Kim Hohlmayer on mon 25 aug 08
Well said, Kelly!!! I have only one small bone to pick. Sometimes money raises its ugly head and demands my consideration. I work to enjoy what I do and promote my art but I keep some time and energy for the stuff that pays for supplies and gasoline and food and clothing and... You get the point.
Here is my true confession. I make beads that look just like little dog biscuits! I make all sorts of plates and salt and pepper sets, thimbles and lights that look like cats! I make little red hat beads and a variety of paw print beads! These pay my bills.
Then I spend the other half of my time exploring my art side. I try wild new designs or work on series. I study the history and science of pottery so that I can improve. But it is all part of being both a functional potter and an artist. And really even the dog biscuit beads and cat lights are good practice and a chance to try new glazes, clays, firing styles, surface treatments and slab and hand building techniques.
So, I get to stay a potter in stead of going out and getting what most would call a "real job." Although I would work less and get paid more probaby working at McDonald's, but I would hate it! --Kim H.
--- On Mon, 8/25/08, Kelly Savino wrote:
> From: Kelly Savino
> Subject: Joyce's post and the gift of careless others
> To: CLAYART@LSV.CERAMICS.ORG
> Date: Monday, August 25, 2008, 12:27 AM
> Joyce wrote about organizers of past NCECA exhibits:
> >However, it is worth noting that not much has been
> heard from them on
> Clayart since. We all
> > know that a thousand offerings of praise
> (well-deserved praise) can be
> completely undercut by a couple of >thoughtless, rude
> and hurtful
> comments........ especially when one's work was given
> > voluntarily with verve and joy......
> I started out to comment something fatalistic like "No
> good deed goes
> unpunished" -- but there's another side.
> Sometimes the very people who underestimate and hurt us, do
> us a favor.
> We firstborns and pleasers and childhood teachers-pets who
> try too hard
> to add up, who rush in at any chance to be indispensable,
> can reach a
> turning point when we meet up with rudeness or rejection.
> We are told, (and forget, and remember again), that others
> who speak
> unkindly are mostly working out their own issues, battling
> their own
> insecurities, demons and egos.
> But if it reaches a point where it finally p*sses you off,
> where you
> think you've been casting your pearls before swine --
> there's this magic
> moment where you can let go of the expectations of others,
> and get
> centered again on "What is it I really want to do, for
> ME?" For MY work,
> for MY goals, for MY life? "
> Like the high school grads slowly grasping that, after
> decades of being
> graded and measured by somebody else's standards, they
> are finally free,
> -- we all can lighten our loads, at crucial moments in our
> lives, by
> discarding whatever unhelpful baggage we drag behind us.
> Anger can make
> it easier to do that, so it can be a blessing.
> Ironically, when we confront the comments of those who are
> critical or
> unsupportive, and realize they may not be qualified to
> judge, -- we
> inevitably turn that same eye to those who applaud and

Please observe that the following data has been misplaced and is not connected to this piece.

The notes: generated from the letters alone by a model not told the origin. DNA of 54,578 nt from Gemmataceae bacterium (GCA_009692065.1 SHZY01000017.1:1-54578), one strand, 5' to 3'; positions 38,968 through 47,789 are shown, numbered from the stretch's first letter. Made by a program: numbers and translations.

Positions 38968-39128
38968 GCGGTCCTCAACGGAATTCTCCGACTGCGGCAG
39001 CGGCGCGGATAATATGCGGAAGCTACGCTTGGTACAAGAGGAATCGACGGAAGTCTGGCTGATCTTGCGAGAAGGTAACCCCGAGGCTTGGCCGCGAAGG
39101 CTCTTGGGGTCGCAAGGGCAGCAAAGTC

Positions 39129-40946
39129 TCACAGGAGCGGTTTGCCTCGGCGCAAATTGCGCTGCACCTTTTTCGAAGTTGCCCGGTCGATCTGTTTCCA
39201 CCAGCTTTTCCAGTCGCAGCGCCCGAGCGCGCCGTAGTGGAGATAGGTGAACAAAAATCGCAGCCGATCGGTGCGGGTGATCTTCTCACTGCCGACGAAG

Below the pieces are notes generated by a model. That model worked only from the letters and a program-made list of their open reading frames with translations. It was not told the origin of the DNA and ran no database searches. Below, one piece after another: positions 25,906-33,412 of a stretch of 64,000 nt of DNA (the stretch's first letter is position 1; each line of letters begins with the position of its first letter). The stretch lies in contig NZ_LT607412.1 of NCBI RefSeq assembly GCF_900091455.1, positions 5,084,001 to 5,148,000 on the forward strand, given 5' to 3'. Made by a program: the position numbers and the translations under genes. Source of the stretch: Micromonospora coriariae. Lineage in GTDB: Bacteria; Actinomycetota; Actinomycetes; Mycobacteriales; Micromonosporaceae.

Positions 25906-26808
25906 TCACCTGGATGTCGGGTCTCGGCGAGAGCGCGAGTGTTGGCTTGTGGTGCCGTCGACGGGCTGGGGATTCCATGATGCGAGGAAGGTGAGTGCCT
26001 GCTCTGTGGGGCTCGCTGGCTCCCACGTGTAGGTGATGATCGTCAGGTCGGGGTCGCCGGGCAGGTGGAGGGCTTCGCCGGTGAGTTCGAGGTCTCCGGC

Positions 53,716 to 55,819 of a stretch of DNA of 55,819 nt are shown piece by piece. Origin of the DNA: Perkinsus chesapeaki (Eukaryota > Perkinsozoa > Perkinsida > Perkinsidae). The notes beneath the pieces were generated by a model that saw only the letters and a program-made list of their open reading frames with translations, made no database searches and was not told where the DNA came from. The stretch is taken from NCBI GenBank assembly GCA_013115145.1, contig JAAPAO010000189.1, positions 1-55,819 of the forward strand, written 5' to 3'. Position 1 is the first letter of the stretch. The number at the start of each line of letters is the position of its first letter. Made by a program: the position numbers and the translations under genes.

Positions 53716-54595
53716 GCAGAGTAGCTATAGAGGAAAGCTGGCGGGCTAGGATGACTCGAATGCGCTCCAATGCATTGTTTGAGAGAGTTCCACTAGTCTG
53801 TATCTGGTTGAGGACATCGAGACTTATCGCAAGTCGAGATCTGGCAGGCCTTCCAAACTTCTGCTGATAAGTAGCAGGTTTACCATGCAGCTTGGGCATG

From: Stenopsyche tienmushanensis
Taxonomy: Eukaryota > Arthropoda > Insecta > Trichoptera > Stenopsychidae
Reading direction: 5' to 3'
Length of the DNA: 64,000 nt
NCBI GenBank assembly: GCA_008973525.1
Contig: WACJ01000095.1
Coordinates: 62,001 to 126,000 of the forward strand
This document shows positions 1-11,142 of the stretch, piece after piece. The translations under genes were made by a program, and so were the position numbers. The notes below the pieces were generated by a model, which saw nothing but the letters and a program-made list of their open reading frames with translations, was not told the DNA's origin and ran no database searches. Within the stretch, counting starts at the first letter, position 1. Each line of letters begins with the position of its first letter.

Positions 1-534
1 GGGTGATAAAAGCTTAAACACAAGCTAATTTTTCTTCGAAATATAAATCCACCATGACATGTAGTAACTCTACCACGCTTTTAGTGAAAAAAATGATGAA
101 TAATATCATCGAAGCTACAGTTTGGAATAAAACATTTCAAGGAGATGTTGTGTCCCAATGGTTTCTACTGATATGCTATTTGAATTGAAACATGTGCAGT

> encourage. Maybe
> they don't know what they're talking about, either.
> It's a lonely place to be, for a moment... not unlike
> where I stood a
> few weeks ago, feeling rudderless without anyone to tell me
> how I was
> doing, where I was headed, whether it was working.
> And then... you feel freedom settle in. Self determination.
> What would
> you make if nobody was looking? What would you do if it was
> only for
> you? What pots would you make, what goals would you set, if
> you didn't
> feel the pressure of expectations, predictions, obligations
> and the
> generally accepted "next steps"?
> In my case, the answer has been a rediscovery of joy, and a
> determination to do things the way I choose, sales and
> crits and profs
> be damned... making new, happier work and moving ahead...
> as much to
> spite the naysayers as to satisfy the supportive. But
> mostly because
> it's not a race, there really is no cheering crowd, and
> the milestones
> all ring hollow once they are reached.
> Rather than plodding along the accepted trail, I have lit
> out for the
> hills at a dead run, shedding all worries, warnings, and
> garments as I
> flee, off to howl with the wolves. The best part of every
> creative day
> is having no idea where I will end up by nightfall.
> My hope is that those who worked hard for clayart and then
> unappreciated, suddenly gave the whole notion of
> "audience" some rude
> and rewarding gesture, and then turned their energies to
> pursuits more
> true to their own souls, dreams and goals. Forget the
> pessimists and
> experts, the sales numbers and crits, the cautionary tales
> and weighing
> of resumes. Dreams would starve on such fare.
> I don't think I can ever again make pots to somebody
> else's specs, not
> teachers or customers, not the style-du-jour or the custom
> order. Making
> "clay art" is like making love... your heart has
> to be in it, or why
> bother? Doing it for money, or position, turns it into
> something else
> completely, doesn't it?
> I'm sorry for using such a bawdy metaphor, especially
> in front of Lili
> who has given me such wise advice and comfort these days.
> And now -- as unencumbered as I am feeling -- I intend to
> go take my MFA
> show down from my website, and get on with it.
> Kelly in Ohio
> Off to bed tonight with Fred Olsen... AND Robin Hopper...
> I'm such a
> wild girl...